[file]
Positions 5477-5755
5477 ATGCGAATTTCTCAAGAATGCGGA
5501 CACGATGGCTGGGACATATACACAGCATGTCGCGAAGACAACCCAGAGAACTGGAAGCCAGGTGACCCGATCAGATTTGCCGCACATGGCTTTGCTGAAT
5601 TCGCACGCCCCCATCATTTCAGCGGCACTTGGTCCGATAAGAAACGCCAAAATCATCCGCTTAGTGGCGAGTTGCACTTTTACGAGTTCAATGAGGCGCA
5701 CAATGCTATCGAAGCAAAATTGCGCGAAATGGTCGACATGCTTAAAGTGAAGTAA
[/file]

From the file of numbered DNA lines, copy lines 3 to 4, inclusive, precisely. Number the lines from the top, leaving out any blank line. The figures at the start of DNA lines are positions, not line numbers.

5501 CACGATGGCTGGGACATATACACAGCATGTCGCGAAGACAACCCAGAGAACTGGAAGCCAGGTGACCCGATCAGATTTGCCGCACATGGCTTTGCTGAAT
5601 TCGCACGCCCCCATCATTTCAGCGGCACTTGGTCCGATAAGAAACGCCAAAATCATCCGCTTAGTGGCGAGTTGCACTTTTACGAGTTCAATGAGGCGCA